Here we can see that the deltaMethod executed first out of all of the test methods.

Why did we say that method interceptors work with methods that run in no particular order?

Let’s try to use this on methods that run in a particular order ( methods depending on other methods ). Below is our CodekruTest class, but we have modified it to run the methods in a specific order.

package Test;

import org.testng.Assert;
import org.testng.annotations.Test;

public class CodekruTest {

	@Test(dependsOnMethods = {"betaMethod"})
	public void gammaMethod() {
		System.out.println("Executing gammaMethod in CodekruTest class");
		Assert.assertTrue(true);
	}

	@Test
	public void alphaMethod() {
		System.out.println("Executing alphaMethod in CodekruTest class");
		Assert.assertTrue(true);
	}

	@Test(dependsOnMethods = {"alphaMethod"})
	public void betaMethod() {
		System.out.println("Executing betaMethod in CodekruTest class");
		Assert.assertTrue(true);
	}

	@Test(dependsOnMethods = {"gammaMethod"})
	public void deltaMethod() {
		System.out.println("Executing deltaMethod in CodekruTest class");
		Assert.assertTrue(true);
	}

}

Now, again the same XML file.

<suite name="codekru">
	<listeners>
		<listener class-name="Test.CodekruMethodInterceptor" />
	</listeners>
	<test name="codekruTest">
		<classes>
			<class name="Test.CodekruTest">
			</class>
		</classes>
	</test>
</suite>

Output after running the XML file –

Executing alphaMethod in CodekruTest class
Executing betaMethod in CodekruTest class
Executing gammaMethod in CodekruTest class
Executing deltaMethod in CodekruTest class

We can see here that the deltaMethod was executed at the very last because it depended on some other method which further depended on some method. Hence, that order was followed in the execution of cases.

What if we wanted to run a particular group first?

We will be picking the code from the TestNG documentation, but at the time of writing this article, there is a minor issue in the code in TestNG documentation. So, we will be writing a fully functional code here.

Let’s again take our CodekruTest class

package Test;

import org.testng.Assert;
import org.testng.annotations.Test;

public class CodekruTest {

	@Test(groups = { "func" })
	public void gammaMethod() {
		System.out.println("Executing gammaMethod in CodekruTest class");
		Assert.assertTrue(true);
	}

	@Test
	public void alphaMethod() {
		System.out.println("Executing alphaMethod in CodekruTest class");
		Assert.assertTrue(true);
	}

	@Test(groups = { "func" })
	public void betaMethod() {
		System.out.println("Executing betaMethod in CodekruTest class");
		Assert.assertTrue(true);
	}

	@Test
	public void deltaMethod() {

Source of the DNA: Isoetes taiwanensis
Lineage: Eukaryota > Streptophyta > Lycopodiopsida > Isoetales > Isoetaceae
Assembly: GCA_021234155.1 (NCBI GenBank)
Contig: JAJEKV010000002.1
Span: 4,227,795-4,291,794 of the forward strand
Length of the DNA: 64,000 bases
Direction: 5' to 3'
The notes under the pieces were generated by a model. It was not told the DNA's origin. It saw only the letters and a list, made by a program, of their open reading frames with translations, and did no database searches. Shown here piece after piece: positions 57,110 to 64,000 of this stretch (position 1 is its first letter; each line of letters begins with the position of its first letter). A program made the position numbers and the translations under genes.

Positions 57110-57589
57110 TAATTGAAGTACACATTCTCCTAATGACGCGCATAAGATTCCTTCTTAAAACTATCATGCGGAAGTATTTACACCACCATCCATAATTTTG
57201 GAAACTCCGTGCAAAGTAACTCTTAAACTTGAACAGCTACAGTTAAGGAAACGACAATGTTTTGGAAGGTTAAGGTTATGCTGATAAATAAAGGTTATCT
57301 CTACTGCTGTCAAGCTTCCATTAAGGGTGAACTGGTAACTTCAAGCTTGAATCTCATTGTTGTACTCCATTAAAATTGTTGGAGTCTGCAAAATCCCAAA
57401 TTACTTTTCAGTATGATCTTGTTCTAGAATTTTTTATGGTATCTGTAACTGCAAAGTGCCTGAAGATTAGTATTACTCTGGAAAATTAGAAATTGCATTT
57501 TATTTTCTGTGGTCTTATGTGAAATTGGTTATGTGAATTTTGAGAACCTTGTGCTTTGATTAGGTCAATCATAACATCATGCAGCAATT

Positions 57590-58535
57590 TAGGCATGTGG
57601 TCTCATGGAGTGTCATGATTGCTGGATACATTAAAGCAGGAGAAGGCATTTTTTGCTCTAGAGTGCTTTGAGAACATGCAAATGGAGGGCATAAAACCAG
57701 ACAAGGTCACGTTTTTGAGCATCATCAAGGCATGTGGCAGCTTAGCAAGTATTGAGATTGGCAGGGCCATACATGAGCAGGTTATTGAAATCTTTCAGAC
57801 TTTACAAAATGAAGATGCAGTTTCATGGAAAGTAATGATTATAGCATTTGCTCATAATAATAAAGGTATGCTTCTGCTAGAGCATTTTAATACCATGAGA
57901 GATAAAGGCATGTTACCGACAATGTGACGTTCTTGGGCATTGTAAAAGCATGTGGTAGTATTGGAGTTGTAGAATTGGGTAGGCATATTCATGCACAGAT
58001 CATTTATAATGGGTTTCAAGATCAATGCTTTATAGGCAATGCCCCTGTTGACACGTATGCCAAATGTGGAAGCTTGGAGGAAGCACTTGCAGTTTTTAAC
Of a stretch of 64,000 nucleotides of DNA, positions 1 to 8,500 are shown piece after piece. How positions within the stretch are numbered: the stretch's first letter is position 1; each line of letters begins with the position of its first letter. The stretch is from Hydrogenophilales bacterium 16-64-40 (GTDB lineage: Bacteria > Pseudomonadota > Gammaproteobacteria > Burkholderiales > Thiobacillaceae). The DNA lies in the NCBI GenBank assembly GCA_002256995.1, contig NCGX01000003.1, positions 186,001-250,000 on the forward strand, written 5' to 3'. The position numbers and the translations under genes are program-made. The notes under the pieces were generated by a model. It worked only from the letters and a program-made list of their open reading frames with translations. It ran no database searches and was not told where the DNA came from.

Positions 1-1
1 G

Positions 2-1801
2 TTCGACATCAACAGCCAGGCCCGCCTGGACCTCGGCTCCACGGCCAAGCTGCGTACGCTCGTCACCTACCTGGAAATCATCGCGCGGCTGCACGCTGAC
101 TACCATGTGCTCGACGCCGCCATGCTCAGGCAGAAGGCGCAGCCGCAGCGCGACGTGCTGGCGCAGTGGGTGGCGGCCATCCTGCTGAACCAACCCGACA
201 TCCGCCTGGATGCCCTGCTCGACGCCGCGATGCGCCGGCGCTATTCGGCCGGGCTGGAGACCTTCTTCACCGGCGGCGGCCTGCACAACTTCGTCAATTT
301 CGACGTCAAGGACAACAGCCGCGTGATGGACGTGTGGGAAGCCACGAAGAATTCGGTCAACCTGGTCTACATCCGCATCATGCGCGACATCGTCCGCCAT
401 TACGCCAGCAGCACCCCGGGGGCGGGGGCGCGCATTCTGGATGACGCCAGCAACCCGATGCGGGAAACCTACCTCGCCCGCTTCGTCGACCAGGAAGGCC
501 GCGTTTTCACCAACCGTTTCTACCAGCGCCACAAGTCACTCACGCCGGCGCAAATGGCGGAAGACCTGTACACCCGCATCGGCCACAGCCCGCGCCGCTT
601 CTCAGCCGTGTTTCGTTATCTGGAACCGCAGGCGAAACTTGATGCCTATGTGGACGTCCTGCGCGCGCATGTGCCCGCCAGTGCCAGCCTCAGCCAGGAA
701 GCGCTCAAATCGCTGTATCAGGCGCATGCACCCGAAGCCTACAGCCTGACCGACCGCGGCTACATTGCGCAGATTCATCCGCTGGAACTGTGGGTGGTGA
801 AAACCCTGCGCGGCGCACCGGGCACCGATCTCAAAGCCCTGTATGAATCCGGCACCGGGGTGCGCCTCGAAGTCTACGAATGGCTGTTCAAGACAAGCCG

System.out.println("Executing deltaMethod in CodekruTest class");
		Assert.assertTrue(true);
	}

}

Here we want to run the methods that belong to the group “func” first, and the rest of the methods should be executed afterward. Below is our method interceptor code for the same.

package Test;

import java.util.ArrayList;
import java.util.List;
import java.util.Set;
import java.util.TreeSet;

import org.testng.IMethodInstance;
import org.testng.IMethodInterceptor;
import org.testng.ITestContext;
import org.testng.annotations.Test;

public class CodekruMethodInterceptor implements IMethodInterceptor {

	public List<IMethodInstance> intercept(List<IMethodInstance> methods, ITestContext context) {
		List<IMethodInstance> result = new ArrayList<IMethodInstance>();
		for (IMethodInstance m : methods) {
			Test test = m.getMethod().getConstructorOrMethod().getMethod().getAnnotation(Test.class);
			Set<String> groups = new TreeSet<String>();
			
			for (String group : test.groups()) {
				groups.add(group);
			}

			// if group is "func", then put the method
			// at the first position in the list
			if (groups.contains("func")) {
				result.add(0, m);
			} else {
				result.add(m);
			}
		}
		return result;

	}

}

Below is the XML used to execute the CodekruTest class, where the test methods belonging to the func will be executed first.

<suite name="codekru">
	<listeners>
		<listener class-name="Test.CodekruMethodInterceptor" />
	</listeners>
	<test name="codekruTest">
		<classes>
			<class name="Test.CodekruTest">
			</class>
		</classes>
	</test>
</suite>

Output after running the above XML file –

Executing gammaMethod in CodekruTest class
Executing betaMethod in CodekruTest class
Executing alphaMethod in CodekruTest class
Executing deltaMethod in CodekruTest class

Here we can see that the gammaMethod and the betaMethod were executed first because they belonged to the “func” group.

There are many uses of the method interceptors in TestNG. We hope that you have liked the article. If you have any doubts or concerns, please feel free to write us in the comments or mail us at [email protected]

Reference – https://testng.org/doc/index.html